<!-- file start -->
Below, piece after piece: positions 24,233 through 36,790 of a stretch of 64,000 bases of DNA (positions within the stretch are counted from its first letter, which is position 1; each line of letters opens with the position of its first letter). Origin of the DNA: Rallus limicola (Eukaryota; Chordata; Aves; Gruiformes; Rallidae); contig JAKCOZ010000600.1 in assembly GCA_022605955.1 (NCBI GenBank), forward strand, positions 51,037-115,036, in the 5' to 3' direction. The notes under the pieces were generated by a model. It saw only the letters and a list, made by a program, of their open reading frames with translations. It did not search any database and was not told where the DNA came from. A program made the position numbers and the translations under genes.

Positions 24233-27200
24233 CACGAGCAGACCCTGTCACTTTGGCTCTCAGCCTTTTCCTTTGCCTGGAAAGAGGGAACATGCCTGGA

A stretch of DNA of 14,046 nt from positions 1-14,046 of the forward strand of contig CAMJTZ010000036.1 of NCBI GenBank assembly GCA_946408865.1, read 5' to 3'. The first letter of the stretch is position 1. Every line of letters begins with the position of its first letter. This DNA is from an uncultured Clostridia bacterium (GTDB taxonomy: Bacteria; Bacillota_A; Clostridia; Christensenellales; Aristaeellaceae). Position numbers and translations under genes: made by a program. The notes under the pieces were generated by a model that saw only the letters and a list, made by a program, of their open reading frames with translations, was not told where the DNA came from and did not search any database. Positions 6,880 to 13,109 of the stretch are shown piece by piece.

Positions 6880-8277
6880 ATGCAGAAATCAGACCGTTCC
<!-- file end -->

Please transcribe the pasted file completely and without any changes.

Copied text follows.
Below, piece after piece: positions 24,233 through 36,790 of a stretch of 64,000 bases of DNA (positions within the stretch are counted from its first letter, which is position 1; each line of letters opens with the position of its first letter). Origin of the DNA: Rallus limicola (Eukaryota; Chordata; Aves; Gruiformes; Rallidae); contig JAKCOZ010000600.1 in assembly GCA_022605955.1 (NCBI GenBank), forward strand, positions 51,037-115,036, in the 5' to 3' direction. The notes under the pieces were generated by a model. It saw only the letters and a list, made by a program, of their open reading frames with translations. It did not search any database and was not told where the DNA came from. A program made the position numbers and the translations under genes.

Positions 24233-27200
24233 CACGAGCAGACCCTGTCACTTTGGCTCTCAGCCTTTTCCTTTGCCTGGAAAGAGGGAACATGCCTGGA

A stretch of DNA of 14,046 nt from positions 1-14,046 of the forward strand of contig CAMJTZ010000036.1 of NCBI GenBank assembly GCA_946408865.1, read 5' to 3'. The first letter of the stretch is position 1. Every line of letters begins with the position of its first letter. This DNA is from an uncultured Clostridia bacterium (GTDB taxonomy: Bacteria; Bacillota_A; Clostridia; Christensenellales; Aristaeellaceae). Position numbers and translations under genes: made by a program. The notes under the pieces were generated by a model that saw only the letters and a list, made by a program, of their open reading frames with translations, was not told where the DNA came from and did not search any database. Positions 6,880 to 13,109 of the stretch are shown piece by piece.

Positions 6880-8277
6880 ATGCAGAAATCAGACCGTTCC